The Decline (Jusqu’au déclin) (2020 | Canada | 83 minutes | Patrice Laliberté)
In The Decline, a new thriller that happens to also be the first production from Netflix in Quebec, the movie is set in a remote survivalist camp in BFE, Canada. Things go sideways fast when an accident turns fatal. It’s sort of like what would happen if all of the characters in And Then There Were None were already paranoid, or if everyone in Lord of the Flies were adults.
Alain (Réal Bossé) is the ringleader of the camp, an “influencer” in the survivalist space, if you will, and there are six others who join him to learn how to prepare themselves for anything apocalyptic-adjacent.
I liked this movie as if it existed as a social experiment, and in that sense it felt somewhat authentic. I caution, though, that your measure of authenticity will be influenced, in part, by whether you choose dubbed audio over subtitles and French dialogue. When a group of people get together and they all have paranoiac tendencies, it has the potential to veer dangerously off course quickly. Here, a person dies and the people are divided between whether to report the death to police. As there’s not a good explanation for why people who believe that being armed makes them uniquely safe, a consensus can’t be reached, and it’s soon everyone for themselves.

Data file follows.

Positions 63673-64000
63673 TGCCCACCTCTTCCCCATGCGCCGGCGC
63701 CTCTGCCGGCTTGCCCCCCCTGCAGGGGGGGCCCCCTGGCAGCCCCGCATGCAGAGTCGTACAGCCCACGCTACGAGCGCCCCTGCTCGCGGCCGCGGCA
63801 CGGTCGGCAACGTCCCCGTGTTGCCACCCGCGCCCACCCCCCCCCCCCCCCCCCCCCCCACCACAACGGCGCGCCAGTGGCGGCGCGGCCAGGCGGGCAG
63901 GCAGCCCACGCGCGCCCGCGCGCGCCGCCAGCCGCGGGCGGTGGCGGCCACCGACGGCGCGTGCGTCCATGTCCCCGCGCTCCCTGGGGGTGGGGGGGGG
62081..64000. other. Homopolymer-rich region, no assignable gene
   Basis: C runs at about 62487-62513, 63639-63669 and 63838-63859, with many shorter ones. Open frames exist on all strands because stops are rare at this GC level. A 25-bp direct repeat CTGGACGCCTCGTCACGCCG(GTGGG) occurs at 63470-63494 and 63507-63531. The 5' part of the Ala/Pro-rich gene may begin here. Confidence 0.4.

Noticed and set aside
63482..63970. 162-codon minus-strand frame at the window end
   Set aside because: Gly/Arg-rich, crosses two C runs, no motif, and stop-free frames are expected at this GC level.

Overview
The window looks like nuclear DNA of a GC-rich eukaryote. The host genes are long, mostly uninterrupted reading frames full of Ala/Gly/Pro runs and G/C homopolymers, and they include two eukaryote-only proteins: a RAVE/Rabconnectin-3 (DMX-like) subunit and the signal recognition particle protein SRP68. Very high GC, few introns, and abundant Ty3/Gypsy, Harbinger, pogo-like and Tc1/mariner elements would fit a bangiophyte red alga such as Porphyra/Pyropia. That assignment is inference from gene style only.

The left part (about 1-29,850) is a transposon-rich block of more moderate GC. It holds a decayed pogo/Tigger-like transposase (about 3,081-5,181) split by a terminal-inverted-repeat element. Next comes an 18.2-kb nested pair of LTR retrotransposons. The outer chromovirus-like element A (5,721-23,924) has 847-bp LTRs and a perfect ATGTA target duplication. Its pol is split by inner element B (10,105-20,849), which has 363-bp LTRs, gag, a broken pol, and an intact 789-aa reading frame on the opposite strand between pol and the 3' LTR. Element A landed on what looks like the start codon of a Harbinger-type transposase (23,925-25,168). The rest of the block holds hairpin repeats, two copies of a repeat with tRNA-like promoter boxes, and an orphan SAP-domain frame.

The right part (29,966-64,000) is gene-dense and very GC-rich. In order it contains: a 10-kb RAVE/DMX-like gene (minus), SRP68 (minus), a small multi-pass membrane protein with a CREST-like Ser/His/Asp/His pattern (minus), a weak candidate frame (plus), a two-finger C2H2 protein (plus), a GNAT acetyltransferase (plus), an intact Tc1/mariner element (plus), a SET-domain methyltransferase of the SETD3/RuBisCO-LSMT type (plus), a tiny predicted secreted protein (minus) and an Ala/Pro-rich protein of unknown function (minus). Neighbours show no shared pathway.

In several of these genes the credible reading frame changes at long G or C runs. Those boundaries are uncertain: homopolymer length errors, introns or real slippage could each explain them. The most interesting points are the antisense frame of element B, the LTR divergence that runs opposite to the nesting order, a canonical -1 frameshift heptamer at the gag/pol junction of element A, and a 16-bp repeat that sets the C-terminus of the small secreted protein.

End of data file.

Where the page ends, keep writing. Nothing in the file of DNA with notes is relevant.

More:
The movie is brutal and nasty, but I found myself drawn into it, aware that it’ll lead to a showdown with the two fittest survivors, albeit the payoff is underwhelming. I do wish there was a little more (black) humor to cut some of the nastiness, but I do believe cruelty is an innate characteristic, so it still felt true to human nature to me.
Obviously the timing couldn’t have been planned in advance (the movie was announced in 2018), but it feels timely where we’re in a period with claustrophobia as a built-in character, both for the film and audience.
Ultimately, The Decline is a fine choice to watch while under quarantine, as that is when, I think, it’ll generate the maximum thrills. It’s not a pleasant movie, but a compelling one. And you could do much, much worse.